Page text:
Residents outside of Minnesota should contact their
local authorities for information concerning reclamation
and disposal of Nickel-Cadmium Batteries.
Uniden® and Bearcat® are registered trademarks of
Uniden America Corporation.
Front View
11
1
BANK
TRUNK
1
2
3
4
5
6
7
8
888 888.8888
9
10
BATT
DATA POLICE FIRE/EMG AIR MRN W X
SCAN SRCH PRI HOLD DLY L /O
12
2
3
13
4
5
6
7
8
9
10
1.
2.
3.
4.
5.
6.
DC Power Jack
Scan Key S
Manual Key M
Trunking Key T
Decimal Key .
Service Key C
14
15
16
17
18
10.
11.
12.
13.
14.
15.
Light K / Lock Key
Speaker
Display
Keypad
Enter Key E
Search Key R
7. Limit Key L /
Down Key(
16. Hold Key H /
Up Key)
8. Priority Key P /
Turbo Key
9. Delay Key Y
17. Lockout Key O
18. Data Key D
Top View and Display
19
19.
20.
21.
22.
20
22
Antenna Connector
Earphone Jack
Squelch Control
On/Off Volume Control
23
30
29
21
BANK
TRUNK
1
24
2
3
4
5
6
7
8
9
888 888.8888
DATA POLICE FIRE/EMG AIR MRN
10
BATT
WX
SCAN SRCH PRI HOLD DLY L /O
28
23.
24.
25.
26.
27.
28.
29.
30.
27
Channel Display
Frequency Display
Bank/Activity Indicators
Battery Low Indicator
Keypad Lockout Indicator
Mode Indicators
Priority Channel Indicator
Bank/Trunk Indicators
25
26
One Year Limited Warranty
Important:
Evidence of original purchase is required for
warranty service.
WARRANTOR: UNIDEN AMERICA CORPORATION (“Uniden”)
ELEMENTS OF WARRANTY: Uniden warrants, for one year, to
the original retail owner, this Uniden Product to be free from
defects in materials and craftsmanship with only the limitations or
exclusions set out below.
WARRANTY DURATION: This warranty to the original user shall
terminate and be of no further effect 12 months after the date of
original retail sale. The warranty is invalid if the Product is (A)
damaged or not maintained as reasonable or necessary, (B)
modified, altered, or used as part of any conversion kits,
subassemblies, or any configurations not sold by Uniden, (C)
improperly installed, (D) serviced or repaired by someone other
than an authorized Uniden service center for a defect or
malfunction covered by this warranty, (E) used in any conjunction
with equipment or parts or as part of any system not
manufactured by Uniden, or (F) installed or programmed by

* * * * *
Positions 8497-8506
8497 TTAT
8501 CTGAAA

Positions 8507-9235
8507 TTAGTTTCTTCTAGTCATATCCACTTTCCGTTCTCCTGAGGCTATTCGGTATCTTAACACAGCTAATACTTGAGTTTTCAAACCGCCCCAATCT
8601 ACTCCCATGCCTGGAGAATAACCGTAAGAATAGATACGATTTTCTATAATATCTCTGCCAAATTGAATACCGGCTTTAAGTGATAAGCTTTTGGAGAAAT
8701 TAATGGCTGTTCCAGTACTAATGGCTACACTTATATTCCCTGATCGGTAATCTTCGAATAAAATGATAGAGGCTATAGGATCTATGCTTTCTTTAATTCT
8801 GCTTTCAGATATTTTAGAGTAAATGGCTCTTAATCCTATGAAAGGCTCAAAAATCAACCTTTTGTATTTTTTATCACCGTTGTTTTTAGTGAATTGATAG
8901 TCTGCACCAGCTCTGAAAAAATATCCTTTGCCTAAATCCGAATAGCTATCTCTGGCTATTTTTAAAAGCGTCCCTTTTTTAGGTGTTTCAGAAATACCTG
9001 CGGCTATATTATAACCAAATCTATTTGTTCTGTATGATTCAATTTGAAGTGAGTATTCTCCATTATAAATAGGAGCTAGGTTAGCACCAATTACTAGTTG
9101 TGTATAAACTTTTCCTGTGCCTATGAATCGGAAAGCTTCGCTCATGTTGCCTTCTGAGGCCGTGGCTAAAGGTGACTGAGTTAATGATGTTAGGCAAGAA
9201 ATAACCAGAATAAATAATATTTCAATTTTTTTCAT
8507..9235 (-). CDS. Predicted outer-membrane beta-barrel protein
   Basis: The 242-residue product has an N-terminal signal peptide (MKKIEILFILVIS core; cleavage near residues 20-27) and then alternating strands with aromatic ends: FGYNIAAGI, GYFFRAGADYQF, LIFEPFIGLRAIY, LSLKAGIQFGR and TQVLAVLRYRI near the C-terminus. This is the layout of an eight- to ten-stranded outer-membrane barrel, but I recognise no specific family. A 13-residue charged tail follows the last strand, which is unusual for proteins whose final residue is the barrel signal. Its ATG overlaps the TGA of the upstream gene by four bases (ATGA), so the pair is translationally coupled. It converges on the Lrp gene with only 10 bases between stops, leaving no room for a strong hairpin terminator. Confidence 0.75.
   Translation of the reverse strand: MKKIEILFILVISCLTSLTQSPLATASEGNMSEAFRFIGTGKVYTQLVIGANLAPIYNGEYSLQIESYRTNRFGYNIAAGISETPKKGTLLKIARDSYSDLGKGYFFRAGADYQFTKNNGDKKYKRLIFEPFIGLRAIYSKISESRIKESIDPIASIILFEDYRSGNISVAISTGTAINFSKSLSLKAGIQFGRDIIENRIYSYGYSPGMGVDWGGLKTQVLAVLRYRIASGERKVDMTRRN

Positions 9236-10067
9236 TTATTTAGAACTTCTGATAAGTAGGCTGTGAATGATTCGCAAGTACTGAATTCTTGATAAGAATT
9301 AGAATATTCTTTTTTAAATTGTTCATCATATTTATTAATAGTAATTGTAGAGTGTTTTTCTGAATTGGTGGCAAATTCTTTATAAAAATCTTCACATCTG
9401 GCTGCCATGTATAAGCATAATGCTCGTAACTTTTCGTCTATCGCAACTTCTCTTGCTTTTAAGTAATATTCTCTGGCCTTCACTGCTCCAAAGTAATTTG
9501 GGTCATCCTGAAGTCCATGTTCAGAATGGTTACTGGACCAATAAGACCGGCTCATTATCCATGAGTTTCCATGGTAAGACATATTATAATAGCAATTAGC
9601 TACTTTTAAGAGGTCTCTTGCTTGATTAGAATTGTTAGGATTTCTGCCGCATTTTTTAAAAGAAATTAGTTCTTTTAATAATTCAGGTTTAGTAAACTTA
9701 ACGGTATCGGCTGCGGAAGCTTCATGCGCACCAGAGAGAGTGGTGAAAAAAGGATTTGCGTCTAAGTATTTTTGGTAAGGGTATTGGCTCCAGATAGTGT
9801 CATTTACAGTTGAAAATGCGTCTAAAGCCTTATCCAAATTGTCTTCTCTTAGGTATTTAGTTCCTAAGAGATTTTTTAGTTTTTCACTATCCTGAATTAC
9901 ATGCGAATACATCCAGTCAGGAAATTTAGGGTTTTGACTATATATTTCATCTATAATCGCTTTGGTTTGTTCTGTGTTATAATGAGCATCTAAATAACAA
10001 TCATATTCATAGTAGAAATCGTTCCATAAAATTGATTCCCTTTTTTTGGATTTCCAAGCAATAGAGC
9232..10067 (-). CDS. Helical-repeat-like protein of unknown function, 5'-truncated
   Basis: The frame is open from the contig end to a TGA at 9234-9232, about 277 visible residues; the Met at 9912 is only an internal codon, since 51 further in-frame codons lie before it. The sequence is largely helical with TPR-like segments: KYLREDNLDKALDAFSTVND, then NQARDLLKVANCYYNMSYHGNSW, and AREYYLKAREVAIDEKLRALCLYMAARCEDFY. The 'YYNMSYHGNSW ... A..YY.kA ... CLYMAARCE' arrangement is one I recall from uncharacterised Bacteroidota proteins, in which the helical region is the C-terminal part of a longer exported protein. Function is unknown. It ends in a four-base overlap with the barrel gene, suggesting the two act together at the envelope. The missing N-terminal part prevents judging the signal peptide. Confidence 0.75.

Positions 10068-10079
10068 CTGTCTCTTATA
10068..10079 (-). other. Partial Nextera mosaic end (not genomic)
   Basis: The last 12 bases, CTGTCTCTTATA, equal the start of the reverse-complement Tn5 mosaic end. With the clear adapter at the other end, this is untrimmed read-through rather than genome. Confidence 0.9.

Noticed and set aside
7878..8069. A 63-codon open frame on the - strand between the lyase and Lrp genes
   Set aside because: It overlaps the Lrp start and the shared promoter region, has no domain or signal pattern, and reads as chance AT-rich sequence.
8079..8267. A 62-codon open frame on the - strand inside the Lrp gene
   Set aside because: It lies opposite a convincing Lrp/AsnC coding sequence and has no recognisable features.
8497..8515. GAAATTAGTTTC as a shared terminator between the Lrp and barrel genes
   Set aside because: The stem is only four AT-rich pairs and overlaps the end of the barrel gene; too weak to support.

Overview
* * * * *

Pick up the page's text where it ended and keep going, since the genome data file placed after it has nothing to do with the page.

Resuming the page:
anyone other than as detailed by the Operating Guide for this
product.
STATEMENT OF REMEDY: In the event that the product does
not conform to this warranty at any time while this warranty is in
effect, warrantor will repair the defect and return it to you without
charge for parts, service, or any other cost (except shipping and
handling) incurred by warrantor or its representatives in
connection with the performance of this warranty. THE LIMITED
WARRANTY SET FORTH ABOVE IS THE SOLE AND ENTIRE
WARRANTY PERTAINING TO THE PRODUCT AND IS IN LIEU
OF AND EXCLUDES ALL OTHER WARRANTIES OF ANY
NATURE WHATSOEVER, WHETHER EXPRESS, IMPLIED OR
ARISING BY OPERATION OF LAW, INCLUDING, BUT NOT
LIMITED TO ANY IMPLIED WARRANTIES OF
MERCHANTABILITY OR FITNESS FOR A PARTICULAR
PURPOSE. THIS WARRANTY DOES NOT COVER OR
PROVIDE FOR THE REIMBURSEMENT OR PAYMENT OF
INCIDENTAL OR CONSEQUENTIAL DAMAGES. Some states
do not allow this exclusion or limitation of incidental or
consequential damages so the above limitation or exclusion may
not apply to you.
LEGAL REMEDIES: This warranty gives you specific legal rights,
and you may also have other rights which vary from state to
state. This warranty is void outside the United States of America.
PROCEDURE FOR OBTAINING PERFORMANCE OF
WARRANTY: If, after following the instructions in this Operating
Guide you are certain that the Product is defective, pack the
Product carefully (preferably in its original packaging). Include
evidence of original purchase and a note describing the defect
that has caused you to return it. The Product should be shipped
freight prepaid, by traceable means, or delivered, to warrantor at:
Uniden America Corporation
Parts and Service Division
4700 Amon Carter Boulevard
Fort Worth, TX 76155
(800) 297-1023, 8:00 a.m. to 5:00 p.m., Central, Monday
through Friday
Covered under one or more of the following U.S. patents:
RE31,523 4,057,760 4,092,594 4,100,497 4,114,103
4,156,193 4,157,505 4,179,662 4,219,821 4,270,217
4,398,304 4,409,688 4,455,679 4,461,036 4,521,915
4,597,104 4,627,100 4,841,302 4,888,815 4,932,074
4,947,456 5,014,348 5,199,109 5,408,692 5,428,826
5,438,688 5,448,256 5,465,402 5,471,660 5,483,684
5,548,832 5,551,071
and other patents pending.
©1997 Uniden America Corporation. All rights reserved.
Printed in the Philippines